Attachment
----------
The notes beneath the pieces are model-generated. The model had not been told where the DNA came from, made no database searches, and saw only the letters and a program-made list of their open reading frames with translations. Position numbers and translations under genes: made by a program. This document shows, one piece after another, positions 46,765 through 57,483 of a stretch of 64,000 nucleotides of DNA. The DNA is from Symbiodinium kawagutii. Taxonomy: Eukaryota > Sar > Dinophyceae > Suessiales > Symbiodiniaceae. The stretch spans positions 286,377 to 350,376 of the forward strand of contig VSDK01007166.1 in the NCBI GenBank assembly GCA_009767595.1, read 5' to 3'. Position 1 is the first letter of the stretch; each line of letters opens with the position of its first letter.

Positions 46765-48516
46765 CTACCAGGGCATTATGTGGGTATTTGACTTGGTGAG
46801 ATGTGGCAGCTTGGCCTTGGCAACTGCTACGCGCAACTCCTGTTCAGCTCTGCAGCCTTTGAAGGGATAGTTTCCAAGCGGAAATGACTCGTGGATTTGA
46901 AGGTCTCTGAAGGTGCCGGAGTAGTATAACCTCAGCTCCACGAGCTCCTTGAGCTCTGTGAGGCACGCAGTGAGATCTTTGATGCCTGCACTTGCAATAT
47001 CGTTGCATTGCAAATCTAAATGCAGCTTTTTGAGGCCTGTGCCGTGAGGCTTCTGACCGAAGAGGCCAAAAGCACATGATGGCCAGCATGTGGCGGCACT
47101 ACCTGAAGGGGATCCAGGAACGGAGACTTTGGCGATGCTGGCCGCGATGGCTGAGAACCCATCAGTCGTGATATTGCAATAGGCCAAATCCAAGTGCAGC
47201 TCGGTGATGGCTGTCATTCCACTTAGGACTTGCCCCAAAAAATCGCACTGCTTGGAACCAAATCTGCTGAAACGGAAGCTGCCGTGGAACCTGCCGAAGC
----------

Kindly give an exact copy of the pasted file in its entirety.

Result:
The notes beneath the pieces are model-generated. The model had not been told where the DNA came from, made no database searches, and saw only the letters and a program-made list of their open reading frames with translations. Position numbers and translations under genes: made by a program. This document shows, one piece after another, positions 46,765 through 57,483 of a stretch of 64,000 nucleotides of DNA. The DNA is from Symbiodinium kawagutii. Taxonomy: Eukaryota > Sar > Dinophyceae > Suessiales > Symbiodiniaceae. The stretch spans positions 286,377 to 350,376 of the forward strand of contig VSDK01007166.1 in the NCBI GenBank assembly GCA_009767595.1, read 5' to 3'. Position 1 is the first letter of the stretch; each line of letters opens with the position of its first letter.

Positions 46765-48516
46765 CTACCAGGGCATTATGTGGGTATTTGACTTGGTGAG
46801 ATGTGGCAGCTTGGCCTTGGCAACTGCTACGCGCAACTCCTGTTCAGCTCTGCAGCCTTTGAAGGGATAGTTTCCAAGCGGAAATGACTCGTGGATTTGA
46901 AGGTCTCTGAAGGTGCCGGAGTAGTATAACCTCAGCTCCACGAGCTCCTTGAGCTCTGTGAGGCACGCAGTGAGATCTTTGATGCCTGCACTTGCAATAT
47001 CGTTGCATTGCAAATCTAAATGCAGCTTTTTGAGGCCTGTGCCGTGAGGCTTCTGACCGAAGAGGCCAAAAGCACATGATGGCCAGCATGTGGCGGCACT
47101 ACCTGAAGGGGATCCAGGAACGGAGACTTTGGCGATGCTGGCCGCGATGGCTGAGAACCCATCAGTCGTGATATTGCAATAGGCCAAATCCAAGTGCAGC
47201 TCGGTGATGGCTGTCATTCCACTTAGGACTTGCCCCAAAAAATCGCACTGCTTGGAACCAAATCTGCTGAAACGGAAGCTGCCGTGGAACCTGCCGAAGC